Anticipating a Cuban New Year's bash, tourists gather in Havana's old town. The cathedral square is filled with tables, as servants scamper to keep the breeze from destroying their handiwork with the napkins. Leaving the touristic center, we walk three blocks into a barrio -- with buildings aging like melted sugar cubes and people who, it seems, view the world from their ramshackle doorsteps. I made a friend and was invited into a party I'll never forget.
Peeking into a once-grand entryway, now draped in poverty, I saw masses of creative wiring creating a confused black web above broken building material coated with grime. A ramshackle spiral staircase led into what seemed like a dark attic -- but I knew was many floors of apartments, each with a family primed to enter the New Year. Given the political quaking in Cuban-American relations, I suspect that 2016 could be a year to remember.
Marveling at the play of light -- rays streaming through cracks, highlighting random corners of the otherwise dark space -- I realized it was perfectly monochrome. As I steadied my camera against the door to compensate for the low light, a man suddenly stepped into the space.
Wearing a blue-and-black-striped shirt, with crucifix bling dangling from his neck, he looked like a young, miniature Arsenio Hall. The bright-blue stripes along with his toothy smile popped in all that black and gray.
He said, "Me llamo José." We talked and shared our feliz año nuevo wishes. Americans are still an oddity here, so that stoked the conversation. José was heading up that haunted-house spiral staircase to his family's party, and invited us along. Knowing that this is the kind of opportunity you travel for, we accepted.
Rocking chairs spilled out onto the third-floor landing, providing an alternative space for the old boys to gather. Drawn to the bright light of the family room -- a big space for cooking, eating, and lounging -- we were welcomed into a four-generation scene. (Generations pile up quickly, as girls have kids early. José was 39 and already a grandfather. He didn't like that his 13-year-old daughter had a child...but what can you do?)
I've enjoyed many situations with very poor people partying. But this scene seemed different. I sense the ratio of education to per capita income here is the highest among the poor of any place I've ever traveled. These people spoke English and eagerly taught us to rhumba. With the conversation raging, the brother showed me his smartphone with quotes from Abraham Lincoln in Spanish. He translated one roughly: "The best form of justice is not always the best politics." Cuba has plenty of poor, but regardless of any family's ability to pay, they've all been to school.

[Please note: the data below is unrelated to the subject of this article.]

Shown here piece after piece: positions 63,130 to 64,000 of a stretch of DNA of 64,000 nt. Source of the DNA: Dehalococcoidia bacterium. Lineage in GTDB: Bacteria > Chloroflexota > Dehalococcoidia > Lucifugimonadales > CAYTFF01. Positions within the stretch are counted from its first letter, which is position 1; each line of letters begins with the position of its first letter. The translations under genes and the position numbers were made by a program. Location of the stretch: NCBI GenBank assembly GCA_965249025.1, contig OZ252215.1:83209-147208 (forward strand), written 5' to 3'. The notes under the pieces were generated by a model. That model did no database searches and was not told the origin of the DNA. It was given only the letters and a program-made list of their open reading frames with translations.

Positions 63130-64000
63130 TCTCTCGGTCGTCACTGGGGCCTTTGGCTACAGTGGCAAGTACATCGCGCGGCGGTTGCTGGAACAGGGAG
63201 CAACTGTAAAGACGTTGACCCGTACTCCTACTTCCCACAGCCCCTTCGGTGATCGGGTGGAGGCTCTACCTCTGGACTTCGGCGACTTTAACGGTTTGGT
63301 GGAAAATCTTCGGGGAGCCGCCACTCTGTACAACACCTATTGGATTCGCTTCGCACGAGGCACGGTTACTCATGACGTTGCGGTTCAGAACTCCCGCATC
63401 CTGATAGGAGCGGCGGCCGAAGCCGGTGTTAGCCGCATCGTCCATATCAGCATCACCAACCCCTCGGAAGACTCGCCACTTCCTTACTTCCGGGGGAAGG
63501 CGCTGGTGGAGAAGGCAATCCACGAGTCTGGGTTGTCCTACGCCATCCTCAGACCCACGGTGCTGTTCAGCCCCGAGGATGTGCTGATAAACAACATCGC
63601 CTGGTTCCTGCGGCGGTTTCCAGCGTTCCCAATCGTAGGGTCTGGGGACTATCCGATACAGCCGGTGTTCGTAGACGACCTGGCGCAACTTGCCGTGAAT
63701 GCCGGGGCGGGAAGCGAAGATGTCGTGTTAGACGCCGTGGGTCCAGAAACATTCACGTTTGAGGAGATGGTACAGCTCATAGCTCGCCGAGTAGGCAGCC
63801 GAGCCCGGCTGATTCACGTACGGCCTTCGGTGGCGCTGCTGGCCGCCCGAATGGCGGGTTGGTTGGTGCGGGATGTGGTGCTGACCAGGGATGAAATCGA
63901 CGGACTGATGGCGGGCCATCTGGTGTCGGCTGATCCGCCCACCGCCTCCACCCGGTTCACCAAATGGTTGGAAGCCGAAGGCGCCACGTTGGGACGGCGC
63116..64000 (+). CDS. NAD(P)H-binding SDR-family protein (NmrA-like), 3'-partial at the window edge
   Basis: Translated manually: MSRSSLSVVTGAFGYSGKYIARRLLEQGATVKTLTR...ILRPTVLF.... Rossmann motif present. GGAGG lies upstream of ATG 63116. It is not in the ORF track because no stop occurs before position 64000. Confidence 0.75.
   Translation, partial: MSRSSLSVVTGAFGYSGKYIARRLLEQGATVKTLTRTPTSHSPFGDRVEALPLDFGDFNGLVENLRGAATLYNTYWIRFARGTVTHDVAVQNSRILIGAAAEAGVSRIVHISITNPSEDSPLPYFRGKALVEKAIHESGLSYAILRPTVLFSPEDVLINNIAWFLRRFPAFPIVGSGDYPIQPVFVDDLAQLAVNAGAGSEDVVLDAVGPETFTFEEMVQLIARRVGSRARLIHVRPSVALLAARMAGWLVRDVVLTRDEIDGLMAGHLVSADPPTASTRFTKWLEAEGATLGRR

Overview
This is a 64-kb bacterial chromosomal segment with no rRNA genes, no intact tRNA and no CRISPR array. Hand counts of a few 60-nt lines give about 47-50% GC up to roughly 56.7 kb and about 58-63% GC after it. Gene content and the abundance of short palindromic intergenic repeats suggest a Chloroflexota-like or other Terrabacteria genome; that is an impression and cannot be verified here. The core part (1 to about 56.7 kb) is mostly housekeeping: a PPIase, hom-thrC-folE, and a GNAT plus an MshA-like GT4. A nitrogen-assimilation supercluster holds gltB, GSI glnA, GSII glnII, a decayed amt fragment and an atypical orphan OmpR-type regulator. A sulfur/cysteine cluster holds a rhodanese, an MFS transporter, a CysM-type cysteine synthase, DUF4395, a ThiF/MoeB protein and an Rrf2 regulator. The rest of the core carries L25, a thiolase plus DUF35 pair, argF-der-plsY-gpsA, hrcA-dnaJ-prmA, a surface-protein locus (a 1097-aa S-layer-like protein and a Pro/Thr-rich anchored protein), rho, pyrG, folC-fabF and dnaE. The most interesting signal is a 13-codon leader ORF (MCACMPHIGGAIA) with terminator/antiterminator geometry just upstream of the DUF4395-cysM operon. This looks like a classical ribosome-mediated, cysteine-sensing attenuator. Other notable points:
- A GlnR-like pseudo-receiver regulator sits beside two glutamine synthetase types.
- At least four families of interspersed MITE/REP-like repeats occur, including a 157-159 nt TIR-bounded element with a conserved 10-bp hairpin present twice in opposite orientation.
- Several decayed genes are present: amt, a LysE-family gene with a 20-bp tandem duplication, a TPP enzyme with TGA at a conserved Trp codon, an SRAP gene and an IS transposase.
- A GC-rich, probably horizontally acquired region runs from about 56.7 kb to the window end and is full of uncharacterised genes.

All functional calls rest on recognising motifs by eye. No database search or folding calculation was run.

The only thing being served was straight rum in tiny glasses. A boom box played while all danced. Little kids were busy learning dance moves from the older ones. A ten-year-old Michael Jackson wannabe was happy to teach the visiting tourists the steps. The patriarch proudly snapped photos. (My next post is a video of all the fun.)
Getting some quiet, I stepped out onto the balcony. From that corner perch, the grimy city stretched in four directions. Nearly all the action seemed to be families gathered in homes -- certainly more affordable than going out.
When midnight struck, everyone crowded onto that balcony to enjoy the local tradition of pelting anyone clueless enough to be out and about with garbage and water.
Later, we walked six blocks back to Cuba's towering capitol building (a knockoff of ours in Washington DC -- but, they boast, "one meter taller"). Across the street, we climbed to the rooftop of a hotel and crashed a classy $50-a-plate dinner with a band playing poolside. The patrons seemed dreadfully bored, and the contrast between this scene (with over-the-top food and party favors for about a month's local wages) and the humble apartment where we had enjoyed our New Year's was thought-provoking.
Out after midnight in a Havana barrio, we felt perfectly safe, except for potholes and passing bici (bicycle taxis) in the dark streets. Jumping into a taxi, I said, "Miramar" (the neighborhood of our B&B). He said, "Twenty CUC" -- that's about $20. I said, "Ten." He said, "No, this is a 1956 Pontiac...fifteen." I said, "OK." He said "Feliz año nuevo," and we rumbled home...capping a New Year's Eve I'll long remember.